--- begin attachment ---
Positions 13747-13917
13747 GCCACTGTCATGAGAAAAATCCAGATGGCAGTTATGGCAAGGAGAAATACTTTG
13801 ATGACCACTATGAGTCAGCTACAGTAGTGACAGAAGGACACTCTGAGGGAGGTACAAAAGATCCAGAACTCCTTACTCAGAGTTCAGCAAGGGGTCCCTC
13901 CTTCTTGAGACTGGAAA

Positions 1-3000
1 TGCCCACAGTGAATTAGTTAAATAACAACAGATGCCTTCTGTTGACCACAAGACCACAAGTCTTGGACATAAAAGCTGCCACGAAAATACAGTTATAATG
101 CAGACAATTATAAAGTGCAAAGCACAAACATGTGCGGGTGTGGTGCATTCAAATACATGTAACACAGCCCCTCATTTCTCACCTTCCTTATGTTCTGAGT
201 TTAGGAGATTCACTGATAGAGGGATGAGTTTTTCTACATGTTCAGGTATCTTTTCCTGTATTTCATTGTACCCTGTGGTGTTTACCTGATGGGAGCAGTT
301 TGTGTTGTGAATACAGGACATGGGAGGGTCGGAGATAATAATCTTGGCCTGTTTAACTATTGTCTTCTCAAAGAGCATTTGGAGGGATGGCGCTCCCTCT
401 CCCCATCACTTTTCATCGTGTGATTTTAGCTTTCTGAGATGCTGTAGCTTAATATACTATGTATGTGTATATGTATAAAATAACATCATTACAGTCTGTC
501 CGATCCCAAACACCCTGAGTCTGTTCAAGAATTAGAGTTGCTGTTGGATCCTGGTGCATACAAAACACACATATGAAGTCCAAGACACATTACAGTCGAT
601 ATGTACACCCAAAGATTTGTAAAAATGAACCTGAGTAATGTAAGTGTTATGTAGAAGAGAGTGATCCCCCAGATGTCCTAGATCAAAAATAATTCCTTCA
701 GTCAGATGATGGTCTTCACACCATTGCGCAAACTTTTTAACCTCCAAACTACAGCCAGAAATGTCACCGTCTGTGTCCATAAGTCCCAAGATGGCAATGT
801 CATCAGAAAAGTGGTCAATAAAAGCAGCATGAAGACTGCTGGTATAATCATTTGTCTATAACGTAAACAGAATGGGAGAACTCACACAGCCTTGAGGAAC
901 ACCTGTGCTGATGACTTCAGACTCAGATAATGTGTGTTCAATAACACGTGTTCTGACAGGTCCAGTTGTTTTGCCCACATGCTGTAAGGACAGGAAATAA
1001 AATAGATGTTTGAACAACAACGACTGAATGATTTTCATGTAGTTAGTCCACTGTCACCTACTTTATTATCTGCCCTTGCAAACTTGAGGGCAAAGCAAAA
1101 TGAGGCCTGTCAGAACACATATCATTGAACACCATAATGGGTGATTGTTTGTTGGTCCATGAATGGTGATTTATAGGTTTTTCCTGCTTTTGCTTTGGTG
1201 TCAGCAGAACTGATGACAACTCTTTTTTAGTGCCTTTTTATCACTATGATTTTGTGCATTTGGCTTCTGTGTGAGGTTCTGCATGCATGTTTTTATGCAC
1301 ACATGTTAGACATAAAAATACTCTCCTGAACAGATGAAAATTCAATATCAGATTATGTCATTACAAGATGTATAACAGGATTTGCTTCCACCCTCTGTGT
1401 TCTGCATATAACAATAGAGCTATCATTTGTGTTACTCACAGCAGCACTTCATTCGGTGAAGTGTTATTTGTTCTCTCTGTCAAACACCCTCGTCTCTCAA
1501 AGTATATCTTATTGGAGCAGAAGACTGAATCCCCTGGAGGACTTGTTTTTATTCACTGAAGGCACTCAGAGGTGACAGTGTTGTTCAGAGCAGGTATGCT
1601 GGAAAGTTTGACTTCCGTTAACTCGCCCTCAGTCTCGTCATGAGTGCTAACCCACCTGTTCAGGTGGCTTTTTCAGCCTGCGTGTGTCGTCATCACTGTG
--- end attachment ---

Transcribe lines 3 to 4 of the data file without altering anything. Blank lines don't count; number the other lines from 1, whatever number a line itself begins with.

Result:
13801 ATGACCACTATGAGTCAGCTACAGTAGTGACAGAAGGACACTCTGAGGGAGGTACAAAAGATCCAGAACTCCTTACTCAGAGTTCAGCAAGGGGTCCCTC
13901 CTTCTTGAGACTGGAAA